Energy metabolism in vertebrates is controlled by three members of the PGC-1 (PPAR γ- coactivator 1) family, transcriptional coactivators that shape responses to physiological stimuli by interacting with the nuclear receptors and other transcription factors. Multiple evidence now supports that Spargel protein found in insects and ascidians is the ancestral form of vertebrate PGC-1's. This study undertook functional analysis of srl gene in Drosophila, asking about the requirement of Spargel per se during embryogenesis and its RNA binding domains. CRISPR- engineered srl gene deletion turned out to be an amorphic allele that is late embryonic/early larval lethal and Spargel protein missing its RNA binding domain (SrlĪ”RRM) negatively affects female fertility. Overexpression of wild-type Spargel in transgenic flies expedited the growth of egg chambers. On the other hand, oogenesis is blocked in a dominant-negative fashion in the presence of excess Spargel lacking its RRM domains. Finally, aggregation of Notch proteins was observed in egg chambers of srl mutant flies, suggesting that Spargel is involved in intracellular transport of Notch proteins. Taken together, this study claims that these new mutant alleles of spargel are emerging powerful tools for revealing new biological functions for Spargel, an essential transcription coactivator in both Drosophila and mammals.


Mitochondrial mass and activity must be adapted to tissue function, cellular growth and nutrient availability. In mammals, the related transcriptional coactivators PGC-1α, PGC-1β, (Peroxisome proliferator-activated receptor gamma coactivator 1-α and -β) and PRC (PGC-1-related coactivator) regulate multiple metabolic functions, including mitochondrial biogenesis. However, relatively little is known about their respective roles in vivo. This study shows that the Drosophila PGC-1 family homologue, Spargel, is required for the expression of multiple genes encoding mitochondrial proteins. Accordingly, spargel mutants showed mitochondrial respiration defects when complex II of the electron transport chain was stimulated. Spargel, however, was not limiting for mitochondrial mass, but functioned in this respect redundantly with Delg, the fly NRF-2α/GABPα homologue. More importantly, in the larval fat body, Spargel mediates mitochondrial activity, cell growth and transcription of target genes in response to insulin signalling. In this process, Spargel functions in parallel to the insulin-responsive transcription factor, dFoxo, and provides a negative feedback loop to fine-tune insulin signalling. Taken together, these data place Spargel at a nodal point for the integration of mitochondrial activity to tissue and organismal metabolism and growth (Tiefenböck, 2010).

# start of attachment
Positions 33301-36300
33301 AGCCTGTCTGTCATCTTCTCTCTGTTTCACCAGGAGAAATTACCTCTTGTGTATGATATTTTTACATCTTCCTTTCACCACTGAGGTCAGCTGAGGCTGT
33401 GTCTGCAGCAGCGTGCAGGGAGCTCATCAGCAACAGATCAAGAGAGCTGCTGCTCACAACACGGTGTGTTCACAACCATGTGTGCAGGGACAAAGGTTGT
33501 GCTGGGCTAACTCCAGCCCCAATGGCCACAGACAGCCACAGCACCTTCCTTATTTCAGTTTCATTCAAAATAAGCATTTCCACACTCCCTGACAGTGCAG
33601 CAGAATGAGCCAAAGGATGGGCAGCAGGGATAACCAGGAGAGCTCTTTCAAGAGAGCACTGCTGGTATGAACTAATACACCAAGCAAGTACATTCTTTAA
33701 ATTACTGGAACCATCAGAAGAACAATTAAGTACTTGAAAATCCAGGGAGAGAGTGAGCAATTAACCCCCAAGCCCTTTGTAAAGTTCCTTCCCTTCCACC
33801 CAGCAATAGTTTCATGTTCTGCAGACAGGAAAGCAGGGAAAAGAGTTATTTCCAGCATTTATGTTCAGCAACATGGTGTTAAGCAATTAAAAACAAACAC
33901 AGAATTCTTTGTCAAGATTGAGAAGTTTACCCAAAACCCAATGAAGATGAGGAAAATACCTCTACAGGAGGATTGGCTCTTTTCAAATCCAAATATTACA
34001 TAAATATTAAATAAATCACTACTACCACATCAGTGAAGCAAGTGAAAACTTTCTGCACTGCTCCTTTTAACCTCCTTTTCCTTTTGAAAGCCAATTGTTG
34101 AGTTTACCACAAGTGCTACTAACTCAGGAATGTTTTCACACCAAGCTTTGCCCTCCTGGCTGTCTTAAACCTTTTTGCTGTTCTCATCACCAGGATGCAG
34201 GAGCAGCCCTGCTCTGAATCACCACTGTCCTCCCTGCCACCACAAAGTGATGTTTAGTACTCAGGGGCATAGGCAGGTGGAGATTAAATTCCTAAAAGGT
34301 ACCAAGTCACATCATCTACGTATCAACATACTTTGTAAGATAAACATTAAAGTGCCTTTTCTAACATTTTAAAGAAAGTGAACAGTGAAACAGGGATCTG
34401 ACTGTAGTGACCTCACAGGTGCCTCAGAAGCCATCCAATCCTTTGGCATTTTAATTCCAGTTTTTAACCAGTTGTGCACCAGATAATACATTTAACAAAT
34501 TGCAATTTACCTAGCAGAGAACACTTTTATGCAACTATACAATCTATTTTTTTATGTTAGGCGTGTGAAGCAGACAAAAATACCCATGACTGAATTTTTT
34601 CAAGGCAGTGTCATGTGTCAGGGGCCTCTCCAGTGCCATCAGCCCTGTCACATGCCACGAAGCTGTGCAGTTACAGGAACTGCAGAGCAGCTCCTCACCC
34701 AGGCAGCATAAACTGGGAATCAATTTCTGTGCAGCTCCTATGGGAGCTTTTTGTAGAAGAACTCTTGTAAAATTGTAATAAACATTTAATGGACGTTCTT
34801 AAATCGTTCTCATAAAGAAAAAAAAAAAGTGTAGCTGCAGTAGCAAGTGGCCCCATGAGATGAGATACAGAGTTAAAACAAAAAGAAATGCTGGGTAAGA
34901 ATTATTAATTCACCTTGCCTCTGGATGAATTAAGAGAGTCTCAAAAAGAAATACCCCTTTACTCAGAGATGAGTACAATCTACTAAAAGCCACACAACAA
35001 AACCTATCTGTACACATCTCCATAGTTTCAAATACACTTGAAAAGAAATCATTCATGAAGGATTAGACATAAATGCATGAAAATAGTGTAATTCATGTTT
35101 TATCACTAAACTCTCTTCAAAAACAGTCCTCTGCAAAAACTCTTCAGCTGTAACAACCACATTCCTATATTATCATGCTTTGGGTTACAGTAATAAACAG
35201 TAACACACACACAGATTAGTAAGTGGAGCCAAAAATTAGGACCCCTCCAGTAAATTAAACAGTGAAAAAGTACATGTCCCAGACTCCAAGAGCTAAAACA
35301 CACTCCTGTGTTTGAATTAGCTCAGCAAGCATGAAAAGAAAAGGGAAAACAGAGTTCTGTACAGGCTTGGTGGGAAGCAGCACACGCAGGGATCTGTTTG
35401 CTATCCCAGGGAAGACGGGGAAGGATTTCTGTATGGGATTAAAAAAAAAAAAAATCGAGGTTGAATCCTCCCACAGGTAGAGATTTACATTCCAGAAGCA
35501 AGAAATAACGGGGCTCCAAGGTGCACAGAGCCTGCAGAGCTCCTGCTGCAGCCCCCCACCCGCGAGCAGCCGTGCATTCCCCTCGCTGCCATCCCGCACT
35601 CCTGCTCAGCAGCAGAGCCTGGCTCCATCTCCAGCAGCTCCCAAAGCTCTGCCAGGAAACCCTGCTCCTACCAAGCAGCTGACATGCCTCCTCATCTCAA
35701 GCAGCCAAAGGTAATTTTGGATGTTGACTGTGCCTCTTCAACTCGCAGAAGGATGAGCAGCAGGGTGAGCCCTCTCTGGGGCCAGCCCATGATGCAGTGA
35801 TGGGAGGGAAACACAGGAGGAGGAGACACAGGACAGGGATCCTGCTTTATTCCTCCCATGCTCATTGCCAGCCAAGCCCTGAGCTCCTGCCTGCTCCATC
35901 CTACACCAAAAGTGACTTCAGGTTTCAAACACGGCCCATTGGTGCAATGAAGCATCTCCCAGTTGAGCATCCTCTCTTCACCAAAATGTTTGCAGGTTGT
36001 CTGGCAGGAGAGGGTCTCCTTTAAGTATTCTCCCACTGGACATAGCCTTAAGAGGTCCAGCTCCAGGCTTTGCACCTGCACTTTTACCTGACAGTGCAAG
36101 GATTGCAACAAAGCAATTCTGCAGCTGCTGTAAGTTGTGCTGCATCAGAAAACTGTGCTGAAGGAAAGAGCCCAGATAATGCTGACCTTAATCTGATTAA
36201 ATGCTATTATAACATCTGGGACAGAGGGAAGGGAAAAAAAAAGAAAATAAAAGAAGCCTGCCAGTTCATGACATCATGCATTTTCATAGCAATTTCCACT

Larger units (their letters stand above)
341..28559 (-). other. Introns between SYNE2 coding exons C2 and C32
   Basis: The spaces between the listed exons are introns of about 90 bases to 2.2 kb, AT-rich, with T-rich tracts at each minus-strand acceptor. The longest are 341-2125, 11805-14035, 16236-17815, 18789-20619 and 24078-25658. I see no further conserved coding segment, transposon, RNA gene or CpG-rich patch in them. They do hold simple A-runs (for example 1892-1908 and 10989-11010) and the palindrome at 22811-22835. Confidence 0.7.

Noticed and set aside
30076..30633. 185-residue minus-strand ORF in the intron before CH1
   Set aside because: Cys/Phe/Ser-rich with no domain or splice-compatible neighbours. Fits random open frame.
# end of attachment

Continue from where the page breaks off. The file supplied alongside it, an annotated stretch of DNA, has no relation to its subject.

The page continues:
As animals grow, nutrients are taken up, leading to an increase in cellular mass. In this process, mitochondria have critical anabolic and catabolic functions in metabolizing nutrients and in adapting cellular physiology. Therefore, one would expect coordination of mitochondrial mass and activity with growth-promoting pathways and nutrient availability, yet this remains poorly understood. To study mitochondrial biogenesis, most studies focused on individual tissues that show an enormous increase in mitochondrial mass in response to external stimuli, for example, during the formation of the brown adipose tissue (BAT) or perinatal heart maturation. Such studies led to identification and characterization of the PGC-1 family of transcriptional coactivators, which are potent inducers of mitochondrial biogenesis: the founding member PGC-1α (PPARγ coactivator 1; Puigserver, 1998), as well as its homologues PGC-1β (Kamei, 2003) and PRC (PGC-1-related coactivator; Andersson, 2001). Mice lacking PGC-1α or PGC-1β showed reduced expression of multiple genes encoding mitochondrial proteins, yet mitochondrial mass and respiration activity were either not or only modestly reduced, depending on the tissue (Lin, 2004; Leone, 2005; Lelliott, 2006; Sonoda, 2007). These mild phenotypes could be because of redundancy. Indeed, RNAi-mediated downregulation of PGC-1β in a PGC-1α-/- background led to strong additive respiration defects in adipocytes (Uldry, 2006). Similarly, mice lacking both PGC-1α and PGC-1β showed defective mitochondrial biogenesis in the heart and the BAT (Lai, 2008). Although these studies clearly demonstrated critical functions for these proteins in mitochondria-rich tissues, a triple knockout of PGC-1α, PGC-1β and PRC has not been published; therefore it remains unclear whether PGC-1s are generally required for basal mitochondrial mass (Tiefenböck, 2010).